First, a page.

We are warriors because, in some way, we choose to love. Whatever that love looks like. However it is birthed.

Happy Mother’s Day to all of the warriors out there. I hope you know who you are.

almost

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I wrote something on one of my earlier blogs about lemonade. It wasn’t really about lemonade; lemonade was just a metaphor. I wrote it almost four years ago about something that happened exactly four years ago today. I wrote it about the day I birthed twins who had stopped growing, one at 10 weeks and the other at 18 weeks. So I went searching for that post today to reread it, the first time I have reread it in at least three years. I didn’t wake up aware of this strange anniversary; I realized it a few hours into my day. I realized I felt neutral about it, not triggered, not emotional. I realized that four years feels like longer. It feels far away and yet I can bring myself right back to that hospital room where drugs administered through an IV slowly convinced my hesitant, mid-pregnant body that it was time to release my babies.

A lot of hope left me that day. Hope for the promise they brought after the loss of Tikva two and a half years before. Hope for siblings for my older daughter, who had waited for so long to be a big sister. I wrote that post with both sadness and bitterness, holding a white flag of surrender.

And yet hope came back.

I can’t say exactly how or when, but it came back, slowly, over time. We chose a different path to growing our family, to bringing into our fold another child to love and hold and help to become himself. There was a point when I let go of the need for that child to come from my body, and with that release came a calm I hadn’t felt since I learned about Tikva’s condition when I was 21 weeks pregnant with her seven years ago. And here I am, four years since I delivered two almost babies who had died, with a feisty, smiley almost-two-year-old kicking soccer balls and throwing footballs to his big sister, laughing as they tackle each other on the rug.

On February 22, 2011, I wrote:

You don’t get to love the way you think you’re prepared to, but you do get to love the way you discover you can.

Somehow even then I knew I needed to understand this, or at least come to believe it. And I was right.

I wonder what life would be like if three-and-a-half-year-old twins were running around the house right now. Or if Tikva had lived, and a six-and-a-half-year-old was playing with her older sister. I think of how I wouldn’t have gotten pregnant with the twins if Tikva had lived; how we wouldn’t have adopted our son if any of them had lived.

I think a lot about parallel universes that might exist side by side with the one I exist in; other roads I was on that did not continue because my life took one detour, and then another. What it would be like if… And if those realities are perhaps still happening somewhere in time.

I’m remembering those little ones today, my almost babies who got away. How much I wanted them and loved them for the time I carried them and held them. How different it is to mother them than it is to mother my living children. How I will love them always.

 

essence

I’ve been listening to podcasts a lot lately, mostly about the mind and our thoughts and how we work, and about science. The thinker in me, the cells in my brain love the stimulation. This morning as I made my tea and started my day, I listened to this one from Radiolab called Fetal Consequences. I can’t really stay away from a title like that, even if I know it might stir something up. And it did, but not in a bad way. More in an, “Okay, whoa!” kind of way.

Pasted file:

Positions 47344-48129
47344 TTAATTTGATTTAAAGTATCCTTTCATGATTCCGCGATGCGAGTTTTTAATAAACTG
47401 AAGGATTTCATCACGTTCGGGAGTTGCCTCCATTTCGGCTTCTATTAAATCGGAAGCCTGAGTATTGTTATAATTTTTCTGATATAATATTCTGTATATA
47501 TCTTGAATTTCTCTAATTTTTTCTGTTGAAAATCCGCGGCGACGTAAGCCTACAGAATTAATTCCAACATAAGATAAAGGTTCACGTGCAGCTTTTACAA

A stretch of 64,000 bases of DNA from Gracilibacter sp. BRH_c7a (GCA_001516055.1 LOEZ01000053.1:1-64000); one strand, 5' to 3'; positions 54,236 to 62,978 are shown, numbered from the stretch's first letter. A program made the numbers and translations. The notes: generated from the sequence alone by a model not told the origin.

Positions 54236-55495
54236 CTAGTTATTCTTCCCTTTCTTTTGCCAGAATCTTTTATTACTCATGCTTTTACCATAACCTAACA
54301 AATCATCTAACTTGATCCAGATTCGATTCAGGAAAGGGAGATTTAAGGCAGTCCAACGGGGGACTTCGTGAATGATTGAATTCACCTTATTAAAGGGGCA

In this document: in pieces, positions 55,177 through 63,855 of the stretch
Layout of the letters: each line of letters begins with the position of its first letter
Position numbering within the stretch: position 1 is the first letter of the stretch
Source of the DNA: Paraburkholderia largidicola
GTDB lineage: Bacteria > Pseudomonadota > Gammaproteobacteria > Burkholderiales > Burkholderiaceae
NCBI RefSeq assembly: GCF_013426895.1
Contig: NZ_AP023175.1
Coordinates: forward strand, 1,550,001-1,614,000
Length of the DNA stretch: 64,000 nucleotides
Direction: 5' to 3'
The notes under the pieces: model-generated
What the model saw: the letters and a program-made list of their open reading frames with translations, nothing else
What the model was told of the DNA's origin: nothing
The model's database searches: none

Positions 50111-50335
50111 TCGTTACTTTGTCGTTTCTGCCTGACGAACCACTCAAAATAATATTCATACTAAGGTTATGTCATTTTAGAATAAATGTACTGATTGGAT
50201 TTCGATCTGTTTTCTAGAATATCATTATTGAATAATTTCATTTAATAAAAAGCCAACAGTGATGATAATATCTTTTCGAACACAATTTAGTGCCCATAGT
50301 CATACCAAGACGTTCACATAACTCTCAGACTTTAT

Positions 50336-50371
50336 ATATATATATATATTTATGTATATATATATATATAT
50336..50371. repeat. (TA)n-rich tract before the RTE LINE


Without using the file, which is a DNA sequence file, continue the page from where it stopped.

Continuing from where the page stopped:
The science, according to the show, is this: Fetal cells and maternal cells do not stay separate during gestation. In fact, fetal cells intermingle with maternal cells, and they remain in the mother’s body for decades, possibly an entire lifetime, after a baby is no longer in a mother’s womb. Even fetal cells from miscarriages, stillbirths, abortions. Even fetal cells from babies who are no longer here. Scientists studying what the role of these cells is in a mother’s body believe they can both help and hurt. Help in that they have been found in areas of women’s bodies who have an illness, say in the liver of someone with hepatitis. Hurt in that they may also contribute to auto immune conditions like arthritis.

I’ve been pregnant five times and I have one living biological child, my daughter, and my son grew in another womb. So my heart leaped at the thought that my babies’ cells remain inside me. I love that I carry a piece of those I’ve lost inside me and always will. It’s like when I learned years ago that all of our eggs are already in our tiny ovaries when we are growing inside our mothers’ wombs, so that for nine months of pregnancy we get to carry not only our children but also our grandchildren inside us.

For the part about how these cells might do harm? I’m not sure what to think, and the science is not conclusive about any of this. But I do have an auto immune condition, and I’ve always been intrigued to think that, in me, it happens to be located in that second chakra place close to my womb. It’s an emotional place for me, still marked by the faint vertical line that appeared on my lower belly during my last pregnancy, the line I was happy to see never quite faded completely after that pregnancy ended. A reminder that I carried them all, even if they are not all still here.

I wonder about my son’s birth mother, and what she carries of him, literally and emotionally, almost two years since his birth. What she may carry for the rest of her life. How he will remain in her.

How he has so quickly made his beautiful way into my heart, if not my cells.

I know there is still healing that remains. And I know that there is a way in which we never completely heal from the loss of a child. And that’s okay. In six and a half years since losing my daughter, and the losses before and since, I’ve learned not to force myself to be anywhere but where I am. I’ve learned that grief is cyclical and not linear, that it can be repetitive while it propels us forward even when it can feel like we are moving backwards. I’ve learned that I carry each of them inside me always, their essence, their spirit.

And now their cells.